July 2015 archive

Vacation without wrecking your waistline

Years ago, I struggled with guilt when I would go on vacation. Being off my normal eating and exercise routine would cause me stress and although I always enjoyed my vacations, I could never quite shake the feeling that I was doing something wrong. “Will I gain weight?” “Will I be able to get back on track?” Well, that was then and this is now. Over the years, I’ve realized a few things about taking time off and how to do it without negating all my hard work.


  1. Eating healthy and working out consistently throughout the year trumps a few weeks of vacation. One of the biggest ways to avoid a big vacation waistline train wreck is to work out and eat well all year long. Week in, week out. Not a few weeks here and a few weeks there. Not at the beginning of the New Year for a month or two. One reason I don’t stress about lying on a beach for a week or eating my way through Seattle is because I know I’ll be right back on track when I get home which leads me to my second point.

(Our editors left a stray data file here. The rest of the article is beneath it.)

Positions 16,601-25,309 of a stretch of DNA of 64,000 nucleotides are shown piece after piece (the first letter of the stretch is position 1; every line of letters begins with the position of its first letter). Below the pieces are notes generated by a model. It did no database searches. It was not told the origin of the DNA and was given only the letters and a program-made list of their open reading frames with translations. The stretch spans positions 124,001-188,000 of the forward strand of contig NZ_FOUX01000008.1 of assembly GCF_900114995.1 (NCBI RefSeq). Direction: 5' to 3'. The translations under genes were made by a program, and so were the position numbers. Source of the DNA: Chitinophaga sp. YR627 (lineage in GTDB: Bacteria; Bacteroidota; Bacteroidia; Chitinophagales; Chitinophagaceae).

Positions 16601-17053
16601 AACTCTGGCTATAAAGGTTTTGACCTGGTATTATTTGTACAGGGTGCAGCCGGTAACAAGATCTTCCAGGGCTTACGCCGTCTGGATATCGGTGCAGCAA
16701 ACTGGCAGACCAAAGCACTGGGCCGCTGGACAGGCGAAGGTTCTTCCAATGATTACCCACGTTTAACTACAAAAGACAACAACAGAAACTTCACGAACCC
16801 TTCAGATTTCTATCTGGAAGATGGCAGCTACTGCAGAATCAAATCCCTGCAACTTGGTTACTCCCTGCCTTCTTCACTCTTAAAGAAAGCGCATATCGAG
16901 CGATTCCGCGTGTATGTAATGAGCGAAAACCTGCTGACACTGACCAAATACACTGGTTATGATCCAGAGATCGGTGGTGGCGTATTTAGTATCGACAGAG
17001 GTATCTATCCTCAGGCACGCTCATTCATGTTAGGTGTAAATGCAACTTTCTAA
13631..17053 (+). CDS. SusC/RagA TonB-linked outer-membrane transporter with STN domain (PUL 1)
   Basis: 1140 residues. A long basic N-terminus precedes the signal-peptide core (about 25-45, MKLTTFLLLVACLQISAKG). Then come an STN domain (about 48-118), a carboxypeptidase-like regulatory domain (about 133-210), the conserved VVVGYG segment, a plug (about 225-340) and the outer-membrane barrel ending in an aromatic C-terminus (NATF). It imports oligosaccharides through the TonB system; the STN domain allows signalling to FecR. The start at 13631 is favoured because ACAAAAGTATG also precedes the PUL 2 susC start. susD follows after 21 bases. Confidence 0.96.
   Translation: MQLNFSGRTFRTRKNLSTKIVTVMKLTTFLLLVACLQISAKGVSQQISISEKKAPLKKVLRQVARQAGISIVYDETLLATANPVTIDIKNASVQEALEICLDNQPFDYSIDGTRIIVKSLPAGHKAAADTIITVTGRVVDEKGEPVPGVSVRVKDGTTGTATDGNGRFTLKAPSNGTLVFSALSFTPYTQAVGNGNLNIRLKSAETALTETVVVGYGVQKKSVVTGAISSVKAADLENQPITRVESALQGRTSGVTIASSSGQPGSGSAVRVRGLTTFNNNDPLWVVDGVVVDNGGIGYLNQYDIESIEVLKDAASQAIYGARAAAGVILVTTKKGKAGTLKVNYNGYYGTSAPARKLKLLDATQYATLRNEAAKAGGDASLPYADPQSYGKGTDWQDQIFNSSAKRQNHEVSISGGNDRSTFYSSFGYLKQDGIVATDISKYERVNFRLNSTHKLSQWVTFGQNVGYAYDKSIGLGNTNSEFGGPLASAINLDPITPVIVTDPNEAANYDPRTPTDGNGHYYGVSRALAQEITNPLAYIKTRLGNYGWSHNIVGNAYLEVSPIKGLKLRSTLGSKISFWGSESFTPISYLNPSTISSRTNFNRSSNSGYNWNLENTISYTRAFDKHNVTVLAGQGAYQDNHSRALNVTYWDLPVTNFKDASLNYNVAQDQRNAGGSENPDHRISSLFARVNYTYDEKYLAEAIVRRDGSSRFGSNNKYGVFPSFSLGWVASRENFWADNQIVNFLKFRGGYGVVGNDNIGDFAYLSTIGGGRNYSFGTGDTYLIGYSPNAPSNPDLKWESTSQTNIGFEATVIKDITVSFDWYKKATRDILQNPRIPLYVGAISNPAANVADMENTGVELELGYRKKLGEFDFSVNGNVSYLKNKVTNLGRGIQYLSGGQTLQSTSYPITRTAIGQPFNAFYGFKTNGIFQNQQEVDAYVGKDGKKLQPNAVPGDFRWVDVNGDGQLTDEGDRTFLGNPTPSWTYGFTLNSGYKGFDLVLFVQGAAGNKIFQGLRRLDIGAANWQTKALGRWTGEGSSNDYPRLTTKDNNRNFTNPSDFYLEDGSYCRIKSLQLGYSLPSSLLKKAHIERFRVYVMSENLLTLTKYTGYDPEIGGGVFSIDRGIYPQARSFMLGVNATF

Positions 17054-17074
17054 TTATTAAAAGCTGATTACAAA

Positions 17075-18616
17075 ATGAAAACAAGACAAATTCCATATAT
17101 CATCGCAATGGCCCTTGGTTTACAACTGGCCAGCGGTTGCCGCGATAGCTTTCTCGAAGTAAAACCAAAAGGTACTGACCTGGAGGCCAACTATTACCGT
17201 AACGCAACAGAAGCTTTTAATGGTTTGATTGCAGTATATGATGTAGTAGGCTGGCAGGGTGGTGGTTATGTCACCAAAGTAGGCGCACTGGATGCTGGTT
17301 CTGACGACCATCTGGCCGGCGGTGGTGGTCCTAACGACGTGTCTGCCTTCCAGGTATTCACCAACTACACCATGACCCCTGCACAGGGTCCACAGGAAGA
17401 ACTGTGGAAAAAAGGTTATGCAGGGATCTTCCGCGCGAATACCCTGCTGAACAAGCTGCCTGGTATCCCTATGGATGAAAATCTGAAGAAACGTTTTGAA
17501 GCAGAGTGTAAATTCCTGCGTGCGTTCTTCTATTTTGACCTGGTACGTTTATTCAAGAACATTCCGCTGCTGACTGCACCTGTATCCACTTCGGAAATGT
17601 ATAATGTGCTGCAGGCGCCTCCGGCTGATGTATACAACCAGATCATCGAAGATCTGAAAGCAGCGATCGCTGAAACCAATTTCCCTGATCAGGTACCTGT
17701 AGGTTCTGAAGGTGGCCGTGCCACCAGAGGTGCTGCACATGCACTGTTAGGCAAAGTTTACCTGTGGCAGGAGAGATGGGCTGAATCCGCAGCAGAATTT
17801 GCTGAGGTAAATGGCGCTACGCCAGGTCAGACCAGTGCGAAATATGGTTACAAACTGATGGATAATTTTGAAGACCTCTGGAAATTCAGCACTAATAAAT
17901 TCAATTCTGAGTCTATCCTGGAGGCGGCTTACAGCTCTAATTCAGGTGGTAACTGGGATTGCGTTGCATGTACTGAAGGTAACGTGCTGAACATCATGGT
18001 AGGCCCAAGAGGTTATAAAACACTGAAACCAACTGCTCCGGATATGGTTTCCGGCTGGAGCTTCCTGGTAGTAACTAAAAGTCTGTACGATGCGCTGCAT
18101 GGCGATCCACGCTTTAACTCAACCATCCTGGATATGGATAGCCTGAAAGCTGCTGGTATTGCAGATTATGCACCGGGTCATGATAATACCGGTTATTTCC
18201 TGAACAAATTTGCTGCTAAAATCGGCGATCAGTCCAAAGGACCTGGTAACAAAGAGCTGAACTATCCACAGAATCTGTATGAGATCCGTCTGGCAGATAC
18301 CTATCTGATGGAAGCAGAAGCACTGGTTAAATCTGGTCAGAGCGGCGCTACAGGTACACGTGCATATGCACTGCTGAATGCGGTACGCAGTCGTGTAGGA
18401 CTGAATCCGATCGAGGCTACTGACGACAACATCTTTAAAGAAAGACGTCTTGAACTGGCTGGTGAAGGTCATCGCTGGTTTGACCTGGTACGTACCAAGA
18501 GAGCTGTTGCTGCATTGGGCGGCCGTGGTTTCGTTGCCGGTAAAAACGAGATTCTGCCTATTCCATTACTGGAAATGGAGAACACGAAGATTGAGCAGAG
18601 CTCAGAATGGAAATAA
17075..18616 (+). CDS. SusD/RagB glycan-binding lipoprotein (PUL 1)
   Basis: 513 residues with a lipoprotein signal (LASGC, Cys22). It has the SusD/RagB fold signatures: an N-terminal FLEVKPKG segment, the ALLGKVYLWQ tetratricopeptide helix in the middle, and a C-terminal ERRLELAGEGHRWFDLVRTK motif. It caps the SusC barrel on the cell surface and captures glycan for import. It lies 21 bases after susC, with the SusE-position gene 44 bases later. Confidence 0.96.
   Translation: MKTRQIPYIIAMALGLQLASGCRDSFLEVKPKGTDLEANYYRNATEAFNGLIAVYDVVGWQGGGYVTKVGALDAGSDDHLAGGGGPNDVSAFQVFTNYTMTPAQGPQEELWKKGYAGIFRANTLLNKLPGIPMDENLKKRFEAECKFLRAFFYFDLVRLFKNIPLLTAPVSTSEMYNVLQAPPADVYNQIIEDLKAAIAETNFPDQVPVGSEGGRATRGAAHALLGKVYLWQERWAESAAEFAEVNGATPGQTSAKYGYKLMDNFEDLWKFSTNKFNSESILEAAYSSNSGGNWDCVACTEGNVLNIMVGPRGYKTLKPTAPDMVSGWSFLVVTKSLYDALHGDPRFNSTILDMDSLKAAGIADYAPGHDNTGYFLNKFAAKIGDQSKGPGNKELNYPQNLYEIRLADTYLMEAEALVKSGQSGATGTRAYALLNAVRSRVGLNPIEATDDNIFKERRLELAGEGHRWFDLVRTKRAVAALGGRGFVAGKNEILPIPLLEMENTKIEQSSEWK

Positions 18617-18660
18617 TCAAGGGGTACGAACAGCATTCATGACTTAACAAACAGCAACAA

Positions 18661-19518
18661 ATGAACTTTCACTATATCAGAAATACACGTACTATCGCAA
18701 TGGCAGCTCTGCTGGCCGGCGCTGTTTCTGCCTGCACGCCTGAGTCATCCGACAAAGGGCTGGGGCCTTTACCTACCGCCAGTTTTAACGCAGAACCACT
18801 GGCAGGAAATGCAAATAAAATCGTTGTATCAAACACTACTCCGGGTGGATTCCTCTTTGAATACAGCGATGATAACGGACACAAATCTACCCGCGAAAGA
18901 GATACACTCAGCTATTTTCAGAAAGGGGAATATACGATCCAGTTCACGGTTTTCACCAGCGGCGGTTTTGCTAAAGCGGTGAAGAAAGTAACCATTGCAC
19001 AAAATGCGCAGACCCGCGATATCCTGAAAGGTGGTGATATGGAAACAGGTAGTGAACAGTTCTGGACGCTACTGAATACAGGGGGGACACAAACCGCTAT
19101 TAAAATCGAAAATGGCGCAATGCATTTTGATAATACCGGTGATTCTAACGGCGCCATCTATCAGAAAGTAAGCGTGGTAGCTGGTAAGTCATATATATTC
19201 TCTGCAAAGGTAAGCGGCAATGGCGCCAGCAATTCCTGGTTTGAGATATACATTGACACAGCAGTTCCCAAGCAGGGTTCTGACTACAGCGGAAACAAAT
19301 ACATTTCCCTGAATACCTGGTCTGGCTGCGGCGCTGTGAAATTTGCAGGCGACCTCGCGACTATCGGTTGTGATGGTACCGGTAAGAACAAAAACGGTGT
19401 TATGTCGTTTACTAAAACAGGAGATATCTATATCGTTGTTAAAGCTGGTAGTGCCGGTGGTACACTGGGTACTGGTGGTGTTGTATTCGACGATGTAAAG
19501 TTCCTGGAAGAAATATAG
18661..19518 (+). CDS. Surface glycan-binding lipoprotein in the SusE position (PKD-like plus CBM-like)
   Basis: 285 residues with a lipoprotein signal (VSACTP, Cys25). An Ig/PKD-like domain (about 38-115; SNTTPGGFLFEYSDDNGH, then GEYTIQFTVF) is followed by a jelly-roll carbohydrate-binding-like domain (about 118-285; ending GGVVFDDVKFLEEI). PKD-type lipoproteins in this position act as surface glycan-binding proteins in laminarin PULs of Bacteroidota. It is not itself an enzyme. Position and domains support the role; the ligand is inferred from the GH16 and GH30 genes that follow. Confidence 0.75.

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  1. Get a workout in within two days of returning. Re-entry into the real world can be quite the buzz kill. Laundry, grocery shopping and gads of emails to return can make it easy to justify not getting back into your healthy routine. If you’re not careful, you may find yourself three weeks home from vacay without a workout. I make it a goal to workout within one to two days of getting home. No excuses. It doesn’t have to be a life-altering workout. Just do something to get back into the flow.


  1. Avoid the “unbutton the pants” fullness. Splurge and have fun, but stop before you’re super full. I hate the feeling of being uncomfortably full, so I stop eating right when I’m satiated. If you don’t go nuts on your portion size, you can enjoy things you don’t normally eat without guilt. That’s all good, but what happens when you do go a little crazy and wind up in a food coma? See point #1. Yes, your pants may be a tad tighter when you get home, but if you return to your healthy living routine, you’ll be back to normal in no time.